"I've been convinced from the very start that the UK elite would steal Brexit from us", Nick Griffin, a former member of the European Parliament, told Sputnik. "Now though, I'm no longer certain of that; they will if they could, but I think there's a chance that the EU itself may refuse to extend Article 50 and so spark a No Deal Brexit".
According to Griffin, in case the UK remains in the EU, Brussels would have to embrace up to "55 of Britain's MEPs being on the right and thus potentially tipping the balance and ending the liberal-left domination of the EU Parliament".
"The Euro-left are frantic with worry about the chance of losing control, so [are] saying 'the British people voted to leave. Their Parliament has failed to sort out a deal, but we have to obey our regulations and we have to respect the will of the British electorate, so there can be no extension of Article 50 and Britain must leave'", he suggested.
Previously, in an apparent attempt to save the deal, the British prime minister announced that she would resign if her plan was delivered.
The Clock on May's Leadership is Fast Approaching Midnight
Mark Garnett, a politics professor at Lancaster University and author of the book "From Anger to Apathy: The British Experience", opined that "the clock on Mrs May's prime ministership is fast approaching midnight", but admitted that "last night makes it less likely that she will resign in the near future".
"Once a politician announces a date of their departure or at least gives some kind of idea of an imminent departure, their authority vanishes completely", the professor explained.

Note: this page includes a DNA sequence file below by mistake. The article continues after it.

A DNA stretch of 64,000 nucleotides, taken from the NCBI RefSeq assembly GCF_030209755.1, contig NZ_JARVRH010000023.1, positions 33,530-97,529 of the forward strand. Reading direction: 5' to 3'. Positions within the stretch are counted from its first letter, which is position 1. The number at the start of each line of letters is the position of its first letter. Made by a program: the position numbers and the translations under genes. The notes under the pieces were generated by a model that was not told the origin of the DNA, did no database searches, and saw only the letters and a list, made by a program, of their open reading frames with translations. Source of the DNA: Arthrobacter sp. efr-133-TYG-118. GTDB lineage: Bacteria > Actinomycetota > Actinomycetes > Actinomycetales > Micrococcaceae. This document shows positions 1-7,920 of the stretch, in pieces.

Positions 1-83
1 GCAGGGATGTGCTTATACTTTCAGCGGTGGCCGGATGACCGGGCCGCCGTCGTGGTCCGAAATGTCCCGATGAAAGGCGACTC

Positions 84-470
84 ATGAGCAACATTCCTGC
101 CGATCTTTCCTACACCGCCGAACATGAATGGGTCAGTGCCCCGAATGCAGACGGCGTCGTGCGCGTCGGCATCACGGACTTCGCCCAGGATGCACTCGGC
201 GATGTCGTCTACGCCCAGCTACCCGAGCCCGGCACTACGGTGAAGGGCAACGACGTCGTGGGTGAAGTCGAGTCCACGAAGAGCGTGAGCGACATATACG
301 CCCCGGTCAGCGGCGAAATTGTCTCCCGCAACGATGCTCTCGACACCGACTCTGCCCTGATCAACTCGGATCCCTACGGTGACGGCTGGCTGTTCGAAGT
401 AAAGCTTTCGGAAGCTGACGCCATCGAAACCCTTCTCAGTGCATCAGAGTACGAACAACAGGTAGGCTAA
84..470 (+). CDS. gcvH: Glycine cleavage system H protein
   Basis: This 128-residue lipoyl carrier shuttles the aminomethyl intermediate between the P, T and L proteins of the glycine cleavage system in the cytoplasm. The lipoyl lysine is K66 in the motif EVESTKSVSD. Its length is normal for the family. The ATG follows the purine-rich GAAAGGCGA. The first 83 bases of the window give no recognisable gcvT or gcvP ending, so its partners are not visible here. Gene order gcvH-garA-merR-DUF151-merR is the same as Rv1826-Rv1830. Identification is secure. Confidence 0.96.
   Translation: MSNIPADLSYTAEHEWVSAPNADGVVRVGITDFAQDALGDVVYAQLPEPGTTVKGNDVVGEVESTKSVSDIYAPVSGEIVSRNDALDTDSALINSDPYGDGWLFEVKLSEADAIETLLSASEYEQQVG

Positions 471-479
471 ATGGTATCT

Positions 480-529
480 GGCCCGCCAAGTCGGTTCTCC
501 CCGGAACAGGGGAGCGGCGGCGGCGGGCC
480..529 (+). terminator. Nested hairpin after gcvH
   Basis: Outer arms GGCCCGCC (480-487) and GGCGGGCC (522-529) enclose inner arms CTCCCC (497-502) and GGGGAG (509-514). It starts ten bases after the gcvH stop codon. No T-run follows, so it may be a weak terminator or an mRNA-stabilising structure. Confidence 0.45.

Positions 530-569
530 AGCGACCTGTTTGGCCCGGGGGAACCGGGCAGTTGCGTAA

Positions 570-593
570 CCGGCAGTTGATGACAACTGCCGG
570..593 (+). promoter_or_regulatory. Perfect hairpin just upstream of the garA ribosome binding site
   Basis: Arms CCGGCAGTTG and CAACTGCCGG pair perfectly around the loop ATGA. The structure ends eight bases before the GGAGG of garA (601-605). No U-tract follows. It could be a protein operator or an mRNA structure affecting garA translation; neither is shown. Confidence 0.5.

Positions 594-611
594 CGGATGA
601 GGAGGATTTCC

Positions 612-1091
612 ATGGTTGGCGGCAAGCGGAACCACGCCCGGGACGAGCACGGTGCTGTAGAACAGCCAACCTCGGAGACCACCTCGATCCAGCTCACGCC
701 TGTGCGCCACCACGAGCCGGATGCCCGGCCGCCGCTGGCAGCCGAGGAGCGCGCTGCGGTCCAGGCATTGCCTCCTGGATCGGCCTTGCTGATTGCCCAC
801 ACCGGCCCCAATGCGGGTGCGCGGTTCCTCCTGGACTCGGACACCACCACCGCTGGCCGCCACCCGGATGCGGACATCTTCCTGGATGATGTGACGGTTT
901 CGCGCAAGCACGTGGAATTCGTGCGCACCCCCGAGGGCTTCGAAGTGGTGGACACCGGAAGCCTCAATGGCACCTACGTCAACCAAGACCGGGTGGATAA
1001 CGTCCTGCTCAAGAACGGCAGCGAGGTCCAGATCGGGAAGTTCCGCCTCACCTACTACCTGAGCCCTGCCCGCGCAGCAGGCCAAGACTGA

"I think now the Conservative Party will be thinking even more seriously than before about the way to get a successor without damaging the party too much", Garnett opined.
The professor believes that May's resignation can become a real game changer not only for Brexit, but for the Conservative Party in general.
According to the academic, the right-wing European research group, which cannot forgive May for having supported the Remain campaign, is seeking to replace the present prime minister with a hard-line Brexiteer.
"Her departure gives them an excuse to vote for her withdrawal bill", he explained. "They are thinking that their hopes are being helped".
The problem is that the public is leaning towards a "softer Brexit", he highlighted. "So you've got a party which is charging off in one direction and the public, if it's moving at all, is moving in the other".
The professor noted that it is very difficult to see how the Conservative Party "can get through this period without what could be fatal damage".
Three Possible Types of Candidates to Replace May
However, if Theresa May does resign, the British government will have three possible types of contender, according to Garnett: first, "you've got the hard line Brexiteer who has been all the way through, somebody a bit like Jacob Rees-Mogg or Boris Johnson"; second, "you could have another compromise candidate, [someone] like Theresa May, and there are people who would present that kind of image".
"The third possibility would be somebody like Amber Rudd who is a Cabinet member at the moment, former home secretary, who is quite clearly, although [she] has accepted the Brexit result, her heart is much more with Remain than Theresa May's ever was", the academic underscored.
Commenting on possible flaws in Theresa May's handling the Brexit deal and dragging the country into deadlock, the professor presumed that from the very beginning it was not clear "what kind of exit the people of Britain had narrowly voted for".
"What Mrs May should have done… she should have tried to build some kind of consensus before she established her negotiating position", the academic concluded.
Previously, Brussels agreed to extend Article 50 delaying Brexit until 22 May. If British lawmakers choose not to back the agreement, the deadline will be extended only until 12 April. Following the Parliament's failure to reach common ground on eight options, a second stage of debate and voting is due to take place on 1 April. It is expected that British MPs will consider a reduced shortlist of options.
The views and opinions expressed by the speakers do not necessarily reflect those of Sputnik.
The views and opinions expressed in the article do not necessarily reflect those of Sputnik.